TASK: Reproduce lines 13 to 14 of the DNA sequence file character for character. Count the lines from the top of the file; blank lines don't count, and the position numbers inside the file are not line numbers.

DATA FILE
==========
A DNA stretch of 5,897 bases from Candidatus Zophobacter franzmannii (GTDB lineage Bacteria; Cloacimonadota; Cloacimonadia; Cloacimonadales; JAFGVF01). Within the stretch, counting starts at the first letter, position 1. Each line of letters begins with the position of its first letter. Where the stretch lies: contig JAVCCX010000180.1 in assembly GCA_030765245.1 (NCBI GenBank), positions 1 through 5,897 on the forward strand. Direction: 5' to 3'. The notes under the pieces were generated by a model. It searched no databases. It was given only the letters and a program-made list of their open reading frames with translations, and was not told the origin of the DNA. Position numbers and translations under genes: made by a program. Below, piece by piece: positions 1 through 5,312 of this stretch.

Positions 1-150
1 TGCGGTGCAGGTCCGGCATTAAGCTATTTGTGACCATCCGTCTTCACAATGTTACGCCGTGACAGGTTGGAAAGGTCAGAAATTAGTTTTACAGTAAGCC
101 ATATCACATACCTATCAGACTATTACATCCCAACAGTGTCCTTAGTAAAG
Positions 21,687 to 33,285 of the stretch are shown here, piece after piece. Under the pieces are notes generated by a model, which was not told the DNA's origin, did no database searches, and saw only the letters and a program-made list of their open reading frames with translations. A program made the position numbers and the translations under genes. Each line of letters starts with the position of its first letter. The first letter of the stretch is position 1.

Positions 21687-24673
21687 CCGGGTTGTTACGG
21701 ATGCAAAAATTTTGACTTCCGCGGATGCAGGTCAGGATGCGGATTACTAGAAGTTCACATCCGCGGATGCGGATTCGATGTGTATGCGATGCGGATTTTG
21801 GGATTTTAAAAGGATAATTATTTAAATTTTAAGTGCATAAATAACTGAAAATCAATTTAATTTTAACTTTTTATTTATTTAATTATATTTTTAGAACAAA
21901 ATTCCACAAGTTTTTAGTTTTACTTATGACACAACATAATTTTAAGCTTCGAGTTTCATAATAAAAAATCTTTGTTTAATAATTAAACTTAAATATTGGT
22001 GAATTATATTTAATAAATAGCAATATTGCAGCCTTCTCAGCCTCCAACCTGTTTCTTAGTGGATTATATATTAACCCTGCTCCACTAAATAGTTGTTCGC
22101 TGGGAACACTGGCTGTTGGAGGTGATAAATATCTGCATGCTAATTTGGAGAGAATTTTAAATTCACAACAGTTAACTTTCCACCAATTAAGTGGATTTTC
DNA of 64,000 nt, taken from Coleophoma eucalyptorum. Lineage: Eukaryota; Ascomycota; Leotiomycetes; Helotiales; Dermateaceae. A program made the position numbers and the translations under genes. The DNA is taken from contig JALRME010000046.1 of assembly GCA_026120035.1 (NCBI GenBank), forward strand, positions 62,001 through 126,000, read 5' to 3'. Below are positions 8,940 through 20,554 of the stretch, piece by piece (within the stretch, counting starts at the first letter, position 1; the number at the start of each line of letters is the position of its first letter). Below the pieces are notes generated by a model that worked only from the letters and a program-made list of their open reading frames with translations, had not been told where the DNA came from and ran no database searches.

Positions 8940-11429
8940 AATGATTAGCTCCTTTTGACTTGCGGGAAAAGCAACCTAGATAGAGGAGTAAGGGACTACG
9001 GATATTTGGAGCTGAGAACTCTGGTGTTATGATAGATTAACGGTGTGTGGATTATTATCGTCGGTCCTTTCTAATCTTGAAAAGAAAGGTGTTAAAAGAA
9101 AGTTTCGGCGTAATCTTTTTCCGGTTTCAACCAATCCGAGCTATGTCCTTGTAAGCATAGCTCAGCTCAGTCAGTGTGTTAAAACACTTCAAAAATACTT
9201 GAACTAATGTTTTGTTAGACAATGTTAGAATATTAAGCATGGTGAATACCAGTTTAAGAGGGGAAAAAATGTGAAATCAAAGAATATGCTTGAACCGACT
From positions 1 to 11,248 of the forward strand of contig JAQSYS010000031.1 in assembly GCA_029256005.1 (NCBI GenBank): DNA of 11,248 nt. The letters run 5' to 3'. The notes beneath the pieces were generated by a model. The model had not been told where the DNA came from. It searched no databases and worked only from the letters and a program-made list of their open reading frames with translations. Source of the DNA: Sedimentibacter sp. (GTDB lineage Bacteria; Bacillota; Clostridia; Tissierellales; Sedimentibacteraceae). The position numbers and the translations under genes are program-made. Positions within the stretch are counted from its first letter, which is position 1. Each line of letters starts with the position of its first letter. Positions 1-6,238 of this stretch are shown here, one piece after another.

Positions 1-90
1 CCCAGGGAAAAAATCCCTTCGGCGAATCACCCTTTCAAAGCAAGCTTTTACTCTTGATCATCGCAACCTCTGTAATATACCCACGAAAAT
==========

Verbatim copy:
DNA of 64,000 nt, taken from Coleophoma eucalyptorum. Lineage: Eukaryota; Ascomycota; Leotiomycetes; Helotiales; Dermateaceae. A program made the position numbers and the translations under genes. The DNA is taken from contig JALRME010000046.1 of assembly GCA_026120035.1 (NCBI GenBank), forward strand, positions 62,001 through 126,000, read 5' to 3'. Below are positions 8,940 through 20,554 of the stretch, piece by piece (within the stretch, counting starts at the first letter, position 1; the number at the start of each line of letters is the position of its first letter). Below the pieces are notes generated by a model that worked only from the letters and a program-made list of their open reading frames with translations, had not been told where the DNA came from and ran no database searches.

Positions 8940-11429